Etruscan villas, Roman palazzi, Renaissance castles and even coastal campgrounds all prove one thing: those Italians sure love their vacations! We’ve been exploring the hidden corners of this historic, food loving nation for years and love discovering places to visit in Italy that are off the beaten path. Take a look at these hidden gems, and perhaps explore them yourself!
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Matera, located in the “heel of the boot” in the province of Basilicata, is developing quite a brisk tourist industry centered on its historical old town, a UNESCO world heritage area known as the Matera Sassi. “Sassi” is Italian for “stones.” The limestone caves that flank the base of the old city have been inhabited since prehistoric times.
Matera is a super example of reinvention, which is just another example of why holidays in Italy are always a good choice. Abandoned for decades, many of the caves have recently been refurbished into luxury hotels and apartments, swanky cocktail bars and boutiques. Spend a day clambering up ancient stone walks, enjoy views out across the lush green valley, and consider your place in human history.
The fascinating Casa Grotta is a refurbished sassi home, providing a fascinating and provocative glimpse into local lifestyles as recently as the 1950s. The city shimmers at night, when modern electric lights glimmer and sparkle off crystals in the native limestone.
Another Italian village, another World Heritage UNESCO site: Alberobello is a tiny, sun blistered village in Puglia, near Bari. Its unique cone-shaped homes are known as “trulli.” The rhythm of pointy roofs evoke the caps of gnomes or the houses of woodland sprites.
The houses were initially built using limestone without mortar so that the feudal lord who owned the land could avoid paying property taxes. Today, Alberobello provides a completely unique experience: the pointy domes shelter compact shops and cafes, divine rooms for rent and a character all their own.
The surrounding countryside is scattered with award winning farm-to-table restaurants and vacation villas. The heat of the day melts away with a refreshing glass of the local wine. As you take a dip in a cool swimming pool, you’ll be reminded why this is one of your favorite hidden places to visit in Italy.
Perched high above the Amalfi Coast, Ravello has been graciously hosting tourists for over a thousand years. Wagner, DH Lawrence, Virginia Woolf and Gore Vidal were all inspired by its splendor. One glance and it’s easy to see why this is a favorite holiday place to visit in Italy.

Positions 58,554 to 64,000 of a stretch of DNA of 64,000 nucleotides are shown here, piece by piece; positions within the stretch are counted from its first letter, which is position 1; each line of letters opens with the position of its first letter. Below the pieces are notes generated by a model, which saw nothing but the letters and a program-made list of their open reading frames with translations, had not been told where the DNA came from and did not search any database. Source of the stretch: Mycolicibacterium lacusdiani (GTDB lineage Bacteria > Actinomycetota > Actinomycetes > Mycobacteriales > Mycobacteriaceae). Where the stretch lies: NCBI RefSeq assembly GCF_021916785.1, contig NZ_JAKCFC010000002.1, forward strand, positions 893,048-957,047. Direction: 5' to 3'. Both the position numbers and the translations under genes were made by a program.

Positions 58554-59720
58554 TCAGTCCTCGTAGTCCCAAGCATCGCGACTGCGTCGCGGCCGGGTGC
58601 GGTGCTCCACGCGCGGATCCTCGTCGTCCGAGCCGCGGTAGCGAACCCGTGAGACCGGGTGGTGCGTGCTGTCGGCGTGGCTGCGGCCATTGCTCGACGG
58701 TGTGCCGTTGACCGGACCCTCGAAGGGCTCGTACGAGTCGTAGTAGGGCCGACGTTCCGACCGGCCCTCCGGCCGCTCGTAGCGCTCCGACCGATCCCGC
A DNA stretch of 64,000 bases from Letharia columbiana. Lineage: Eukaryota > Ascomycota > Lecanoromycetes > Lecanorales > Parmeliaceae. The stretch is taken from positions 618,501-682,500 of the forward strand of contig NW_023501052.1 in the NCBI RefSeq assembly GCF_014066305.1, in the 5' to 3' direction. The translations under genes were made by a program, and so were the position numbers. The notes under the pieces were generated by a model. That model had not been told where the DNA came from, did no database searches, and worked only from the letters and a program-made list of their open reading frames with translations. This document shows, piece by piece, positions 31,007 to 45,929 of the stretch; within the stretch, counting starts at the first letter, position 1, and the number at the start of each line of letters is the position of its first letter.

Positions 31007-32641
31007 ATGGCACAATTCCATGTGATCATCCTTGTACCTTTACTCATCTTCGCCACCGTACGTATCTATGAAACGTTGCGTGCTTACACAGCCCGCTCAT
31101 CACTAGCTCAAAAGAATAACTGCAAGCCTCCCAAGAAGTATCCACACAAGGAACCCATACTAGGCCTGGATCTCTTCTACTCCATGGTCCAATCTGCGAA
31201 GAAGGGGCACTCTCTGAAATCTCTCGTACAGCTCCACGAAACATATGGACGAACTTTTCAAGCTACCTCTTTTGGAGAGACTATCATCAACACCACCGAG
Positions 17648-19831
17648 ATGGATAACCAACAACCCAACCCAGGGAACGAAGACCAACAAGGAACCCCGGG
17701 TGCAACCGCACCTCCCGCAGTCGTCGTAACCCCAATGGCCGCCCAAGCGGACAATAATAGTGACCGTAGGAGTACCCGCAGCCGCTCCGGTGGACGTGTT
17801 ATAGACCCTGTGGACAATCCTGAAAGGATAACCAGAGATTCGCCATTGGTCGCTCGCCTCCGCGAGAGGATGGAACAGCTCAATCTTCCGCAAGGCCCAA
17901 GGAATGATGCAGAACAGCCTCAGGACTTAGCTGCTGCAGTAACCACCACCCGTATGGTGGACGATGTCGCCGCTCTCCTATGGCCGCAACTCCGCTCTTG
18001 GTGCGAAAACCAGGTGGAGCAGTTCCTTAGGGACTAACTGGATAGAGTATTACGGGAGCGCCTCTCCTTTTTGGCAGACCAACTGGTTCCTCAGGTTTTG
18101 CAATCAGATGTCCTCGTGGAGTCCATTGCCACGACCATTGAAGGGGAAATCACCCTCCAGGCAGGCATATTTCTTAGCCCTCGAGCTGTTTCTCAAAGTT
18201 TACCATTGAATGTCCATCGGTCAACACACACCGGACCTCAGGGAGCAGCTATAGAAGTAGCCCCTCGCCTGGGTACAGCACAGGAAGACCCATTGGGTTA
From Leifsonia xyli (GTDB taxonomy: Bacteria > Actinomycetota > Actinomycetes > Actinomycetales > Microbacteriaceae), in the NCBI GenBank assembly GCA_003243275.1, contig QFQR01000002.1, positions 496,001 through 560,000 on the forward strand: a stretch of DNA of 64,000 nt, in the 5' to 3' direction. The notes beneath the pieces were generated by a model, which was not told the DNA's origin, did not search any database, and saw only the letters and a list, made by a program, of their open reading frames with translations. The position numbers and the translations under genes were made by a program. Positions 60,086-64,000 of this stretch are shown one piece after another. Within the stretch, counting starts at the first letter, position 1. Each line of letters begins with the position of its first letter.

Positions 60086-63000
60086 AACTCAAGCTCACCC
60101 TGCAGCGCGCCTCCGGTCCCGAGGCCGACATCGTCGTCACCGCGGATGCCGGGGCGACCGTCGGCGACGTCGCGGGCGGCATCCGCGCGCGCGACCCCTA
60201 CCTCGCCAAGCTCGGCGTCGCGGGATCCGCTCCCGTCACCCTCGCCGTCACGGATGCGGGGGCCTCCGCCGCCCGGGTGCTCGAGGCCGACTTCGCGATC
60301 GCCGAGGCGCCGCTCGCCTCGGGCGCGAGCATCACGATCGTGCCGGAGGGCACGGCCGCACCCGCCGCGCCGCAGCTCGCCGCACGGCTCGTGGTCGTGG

Lush gardens cascade dramatically down cliffsides. Roses and bougainvillea tumble a riot of color as the scent of lemons and rosemary wafts in the air. The impossibly blue Tyrrhenian sea sparkling kilometers below. This is truly Italy at its best.
The central Piazza del Duomo is flanked with cafes, art galleries and boutiques. It also offers a fantastic opportunity for a mid-day picnic or late afternoon gelato coupled with fabulous people watching.
Visit during the world-renowned Ravello Festival, when musicians from around the world perform at the edge of the sublime Villa Ruffolo. Exquisite music, exquisite views: you’ll never want to leave this magical place in Italy.
Just 20 kilometers south of Rome, at the foot of the Alban Hills, the Parco Castelli Romani is a wonderful forest ringed by a series of medieval villages. While away a day or two visiting the park and enjoying some of the villages.
The small village centers are a relaxed break from the hustle of the big city. Take a few meandering drives along country roads revealing dozens of natural springs, which are visited for health as well as spiritual reasons.
At the edge of the Alban Lake, the village of Frascati was a summer escape for Renaissance nobility, and the luxurious villas that remain offer a glimpse into the luxuries of the papal and mercantile classes of the 1600s; the sparkling wine named after the town is best enjoyed while watching the sun set over the lake and village.
Nearby Castel Gandolfo remains the Pope’s summer escape, and the various neighboring castles are often the site of society weddings and other fabulous soirees.
Just past the eastern edge of the Cinque Terre National Park, Levanto is often overlooked. It is the perfect base for travellers that have small children or mobility issues and still want to explore the fabled Ligurian coast.
The traffic-limited old town is relatively flat. It is also right along the well developed coast, and features a wonderful playground in the main piazza. Kids from all around the world run and play while parents discover the unifying language of a smile (and a gelato!) The wide sandy beach is perfect for sea glass and shell hunting. Small cobbled streets offer lovely wandering discoveries.
The local train line connects visitors to each of the villages of the Cinque Terre. This is a must when you are gathering your list of places to visit in Italy. Enjoy a morning caffe in Levanto, then head out for a full day of walking with well timed breaks for pasta alla genoese, frutti di mare and insalata caprese. Finish the day with a breathtaking sunset at the shore.
This post is in partnership with Voyage Privé, a members only luxury travel club that offers European getaways for discounts of up to 70%. As always, my opinions are my own. When they aren’t you will be the first to know.
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